Will social scientists’ disputes over words ever end?

Hot dogs aren’t sandwiches at all! (Yes, they are!)

Will social scientists’ disputes over words ever end?

By Gabriel Abend

Social scientists observe the social world. They measure and represent it. They advance and test truth claims about it. For these purposes, they classify things, they sort them into classes, they draw distinctions among them. “In this article, we’re going to look at four objects. Objects A, B, and C will be grouped together, but D won’t. It’s not like the others.” Electricians, physicians, and magicians share this property. They’re similar to one another in this respect. Architects aren’t. There are gay people, straight people, bi people, asexual people, and none of the above. Social scientists constantly need to draw distinctions. How to do this well? What are the criteria to determine if it’s been done well?

Many social science projects, subfields, and literatures have at their core one key word, or a few key words. (Sometimes they get called “concepts.”) Journal articles report findings on “neoliberal policies” and “digitalization” in the twenty-first century. They contrast several types of “colonialism,” and compare cases of “populism” in Europe and South America. They make general claims about “religions” and “ethnic groups” around the world. What do these key words refer to? How to use them well? What are the criteria to determine if they’re being used well?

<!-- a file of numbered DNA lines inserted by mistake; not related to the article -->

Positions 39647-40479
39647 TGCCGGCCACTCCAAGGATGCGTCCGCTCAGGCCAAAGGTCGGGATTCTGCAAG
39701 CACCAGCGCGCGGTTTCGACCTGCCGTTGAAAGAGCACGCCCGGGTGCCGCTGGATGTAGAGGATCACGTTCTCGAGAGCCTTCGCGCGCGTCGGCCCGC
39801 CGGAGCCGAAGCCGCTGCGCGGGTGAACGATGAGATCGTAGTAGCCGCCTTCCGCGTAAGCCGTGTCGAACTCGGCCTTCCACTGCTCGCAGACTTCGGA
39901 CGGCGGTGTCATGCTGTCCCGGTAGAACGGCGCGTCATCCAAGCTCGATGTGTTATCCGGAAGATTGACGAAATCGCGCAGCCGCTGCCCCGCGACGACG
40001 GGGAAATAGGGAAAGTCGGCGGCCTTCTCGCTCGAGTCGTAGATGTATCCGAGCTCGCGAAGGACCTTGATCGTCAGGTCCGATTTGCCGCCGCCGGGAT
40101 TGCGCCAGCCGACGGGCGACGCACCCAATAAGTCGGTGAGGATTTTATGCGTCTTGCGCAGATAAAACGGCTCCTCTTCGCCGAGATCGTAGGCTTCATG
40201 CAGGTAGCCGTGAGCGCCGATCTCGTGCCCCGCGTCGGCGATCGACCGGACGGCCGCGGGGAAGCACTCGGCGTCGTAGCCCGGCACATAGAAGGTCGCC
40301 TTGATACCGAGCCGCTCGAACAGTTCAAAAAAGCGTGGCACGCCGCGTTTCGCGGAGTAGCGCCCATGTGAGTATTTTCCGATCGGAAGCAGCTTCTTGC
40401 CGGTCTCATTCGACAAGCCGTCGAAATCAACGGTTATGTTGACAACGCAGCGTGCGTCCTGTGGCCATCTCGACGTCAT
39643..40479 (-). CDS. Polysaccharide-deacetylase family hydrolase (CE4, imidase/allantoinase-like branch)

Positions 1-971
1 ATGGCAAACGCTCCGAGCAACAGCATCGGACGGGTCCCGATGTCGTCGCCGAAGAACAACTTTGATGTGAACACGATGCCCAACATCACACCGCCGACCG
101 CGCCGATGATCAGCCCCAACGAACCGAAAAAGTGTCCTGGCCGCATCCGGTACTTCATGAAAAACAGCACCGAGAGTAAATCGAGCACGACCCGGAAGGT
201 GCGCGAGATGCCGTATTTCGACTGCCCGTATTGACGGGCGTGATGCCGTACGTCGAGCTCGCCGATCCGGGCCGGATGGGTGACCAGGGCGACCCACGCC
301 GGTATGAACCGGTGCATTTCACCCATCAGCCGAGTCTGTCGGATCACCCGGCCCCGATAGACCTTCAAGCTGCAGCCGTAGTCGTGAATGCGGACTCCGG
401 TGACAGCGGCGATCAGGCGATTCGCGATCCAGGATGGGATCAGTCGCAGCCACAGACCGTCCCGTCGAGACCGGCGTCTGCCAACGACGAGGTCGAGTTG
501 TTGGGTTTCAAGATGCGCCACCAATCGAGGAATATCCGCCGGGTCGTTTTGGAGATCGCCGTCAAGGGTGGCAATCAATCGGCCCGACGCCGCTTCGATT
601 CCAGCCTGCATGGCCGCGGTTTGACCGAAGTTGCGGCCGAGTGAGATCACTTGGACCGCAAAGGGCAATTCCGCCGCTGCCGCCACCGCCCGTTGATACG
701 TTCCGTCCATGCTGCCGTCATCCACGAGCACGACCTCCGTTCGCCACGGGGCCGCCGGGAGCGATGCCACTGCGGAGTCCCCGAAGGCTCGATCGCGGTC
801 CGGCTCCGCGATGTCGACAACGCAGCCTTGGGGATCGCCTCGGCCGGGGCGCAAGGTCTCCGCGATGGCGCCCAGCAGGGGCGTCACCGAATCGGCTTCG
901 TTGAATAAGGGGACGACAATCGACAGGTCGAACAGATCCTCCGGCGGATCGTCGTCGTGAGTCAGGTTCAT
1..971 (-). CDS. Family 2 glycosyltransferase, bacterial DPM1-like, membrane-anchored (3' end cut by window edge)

Why should empirical researchers care about these issues? It’s not because of philosophical or speculative reasons, but because of their job description and responsibilities. Researchers’ substantive claims about the social world are dependent on their key words and distinctions. According to the ‘democratic peace theory’ in political science, democratic states don’t go to war with each other. Is this contention true? Evidently, it depends on what “democratic state” and “war” refer to. According to some sociologists, racial and ethnic discrimination is better accounted for by economic than by cultural factors. Is this contention true? Evidently, it depends on…